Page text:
Thesis Summary Examples

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Considering that you have finished writing your thesis, it is high time that you started working on your thesis summary or abstract as the last and final part of your research paper before submitting it to your instructor. Writing an abstract is actually the simplest way for your audience, the teachers and the panel of publishers (if you wish for it to be published) to know what your research paper is about without going through the bulk of your paper.

What is an Abstract?

According to an article found in the Simon Fraser University database, the abstract is deemed a critical part of your thesis and it is presented at the beginning of the thesis, as it is a summary of the whole thesis. The thesis summary is a substantive description of your work read by an external examiner by presenting all the major elements of your work in a highly condensed form.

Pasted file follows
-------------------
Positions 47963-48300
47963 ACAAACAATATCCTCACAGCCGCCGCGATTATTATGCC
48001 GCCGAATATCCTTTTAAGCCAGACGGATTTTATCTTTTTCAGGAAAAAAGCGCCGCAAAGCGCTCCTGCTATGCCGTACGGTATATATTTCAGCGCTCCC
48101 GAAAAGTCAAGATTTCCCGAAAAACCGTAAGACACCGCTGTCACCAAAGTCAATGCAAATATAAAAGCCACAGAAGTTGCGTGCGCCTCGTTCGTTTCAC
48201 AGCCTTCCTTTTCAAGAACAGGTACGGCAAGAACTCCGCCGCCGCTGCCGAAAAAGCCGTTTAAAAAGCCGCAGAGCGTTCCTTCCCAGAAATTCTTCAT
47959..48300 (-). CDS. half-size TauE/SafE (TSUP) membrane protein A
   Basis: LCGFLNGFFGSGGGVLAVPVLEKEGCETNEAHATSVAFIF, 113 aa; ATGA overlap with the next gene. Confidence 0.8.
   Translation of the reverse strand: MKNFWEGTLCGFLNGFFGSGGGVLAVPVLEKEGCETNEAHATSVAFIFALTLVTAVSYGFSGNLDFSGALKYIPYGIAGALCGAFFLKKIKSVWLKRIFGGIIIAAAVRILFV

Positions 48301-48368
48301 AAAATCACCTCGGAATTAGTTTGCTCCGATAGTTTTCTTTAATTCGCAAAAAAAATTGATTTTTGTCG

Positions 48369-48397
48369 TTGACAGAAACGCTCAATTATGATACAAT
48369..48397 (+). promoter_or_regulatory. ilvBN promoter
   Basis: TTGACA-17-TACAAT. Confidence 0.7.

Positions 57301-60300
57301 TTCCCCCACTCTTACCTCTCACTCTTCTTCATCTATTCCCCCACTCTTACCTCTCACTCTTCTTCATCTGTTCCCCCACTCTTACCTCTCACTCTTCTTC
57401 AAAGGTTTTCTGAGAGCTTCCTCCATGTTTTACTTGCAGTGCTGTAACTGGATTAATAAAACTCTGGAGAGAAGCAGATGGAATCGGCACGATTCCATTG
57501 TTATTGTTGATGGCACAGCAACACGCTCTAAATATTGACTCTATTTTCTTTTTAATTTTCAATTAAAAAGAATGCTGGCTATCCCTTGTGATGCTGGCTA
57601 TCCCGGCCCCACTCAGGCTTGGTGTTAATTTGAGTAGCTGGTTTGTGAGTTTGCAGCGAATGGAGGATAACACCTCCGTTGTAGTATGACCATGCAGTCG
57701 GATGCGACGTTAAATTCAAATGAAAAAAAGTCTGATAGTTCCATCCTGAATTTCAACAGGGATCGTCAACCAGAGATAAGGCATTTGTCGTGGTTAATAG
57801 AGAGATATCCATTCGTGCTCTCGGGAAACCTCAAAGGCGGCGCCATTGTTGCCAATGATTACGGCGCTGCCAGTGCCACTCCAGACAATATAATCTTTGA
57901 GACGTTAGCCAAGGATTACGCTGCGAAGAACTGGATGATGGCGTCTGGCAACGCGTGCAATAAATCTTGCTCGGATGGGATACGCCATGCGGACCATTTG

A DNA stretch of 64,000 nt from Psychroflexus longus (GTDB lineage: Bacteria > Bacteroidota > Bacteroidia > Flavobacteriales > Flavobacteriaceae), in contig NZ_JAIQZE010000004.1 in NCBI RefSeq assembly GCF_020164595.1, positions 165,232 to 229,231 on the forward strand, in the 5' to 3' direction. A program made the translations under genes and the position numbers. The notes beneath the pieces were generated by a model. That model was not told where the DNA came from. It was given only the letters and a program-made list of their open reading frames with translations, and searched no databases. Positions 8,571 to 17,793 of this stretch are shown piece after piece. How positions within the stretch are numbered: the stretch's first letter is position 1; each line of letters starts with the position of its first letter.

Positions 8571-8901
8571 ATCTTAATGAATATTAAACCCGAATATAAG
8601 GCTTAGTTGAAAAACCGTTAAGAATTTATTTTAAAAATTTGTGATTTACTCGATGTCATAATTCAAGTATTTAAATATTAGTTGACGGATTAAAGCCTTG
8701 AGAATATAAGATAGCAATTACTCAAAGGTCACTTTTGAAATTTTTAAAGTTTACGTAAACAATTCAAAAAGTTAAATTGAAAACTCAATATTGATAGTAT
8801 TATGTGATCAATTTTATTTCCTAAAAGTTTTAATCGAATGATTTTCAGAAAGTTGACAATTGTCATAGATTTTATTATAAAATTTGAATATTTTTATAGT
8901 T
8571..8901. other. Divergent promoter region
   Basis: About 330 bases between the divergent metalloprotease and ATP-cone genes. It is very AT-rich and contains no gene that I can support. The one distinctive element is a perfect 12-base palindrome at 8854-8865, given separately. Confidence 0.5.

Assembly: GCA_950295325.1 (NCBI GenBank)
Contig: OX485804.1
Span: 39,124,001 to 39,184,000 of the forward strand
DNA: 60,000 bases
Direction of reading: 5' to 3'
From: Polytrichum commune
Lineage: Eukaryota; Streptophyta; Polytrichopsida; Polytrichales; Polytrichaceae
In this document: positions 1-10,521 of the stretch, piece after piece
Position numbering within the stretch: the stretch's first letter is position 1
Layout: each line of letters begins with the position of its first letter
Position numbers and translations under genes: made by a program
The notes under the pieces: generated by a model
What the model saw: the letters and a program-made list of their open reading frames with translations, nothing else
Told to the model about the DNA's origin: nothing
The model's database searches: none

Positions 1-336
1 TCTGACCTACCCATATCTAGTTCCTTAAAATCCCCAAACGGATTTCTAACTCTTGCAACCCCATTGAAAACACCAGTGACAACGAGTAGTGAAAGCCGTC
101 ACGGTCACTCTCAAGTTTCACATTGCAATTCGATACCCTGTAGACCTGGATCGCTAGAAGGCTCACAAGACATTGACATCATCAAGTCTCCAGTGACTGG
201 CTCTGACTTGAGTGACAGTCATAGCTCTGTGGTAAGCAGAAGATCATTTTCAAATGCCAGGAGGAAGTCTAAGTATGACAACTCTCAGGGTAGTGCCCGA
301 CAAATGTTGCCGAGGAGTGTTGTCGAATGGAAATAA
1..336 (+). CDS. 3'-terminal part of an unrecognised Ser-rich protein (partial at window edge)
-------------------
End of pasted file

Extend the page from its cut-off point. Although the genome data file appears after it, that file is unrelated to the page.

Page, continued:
Size and Structure

Normally, a thesis summary would only contain 120 or less (for undergraduate theses), 150 words (for Masters theses) and 350 words (for a doctoral dissertation).

  • For doctoral dissertations, it is best to limit it to only 280 words with a format of one double-spaced page, to preserve visual coherence.
  • The structure of the abstract should mirror the structure of the whole thesis, and should represent all its major elements.
  • For instance, if your thesis has five chapters (rationale, literature review, methodology, results, conclusion), limit each chapter to only a sentence or two for each chapter in order to maximize some parts that need more substantial backing.

Clearly Specify Your Research Questions

  • Research questions are important in making sure that the abstract is coherent and logically structured as they form the backbone to which other elements adhere; they should be presented near the beginning of the abstract.
  • Depending on the length of your research paper, there is only room for one to three questions. If there are more than three major research questions in your thesis, try to rearrange them by reducing some to subsidiary status.

Don’t Forget the Results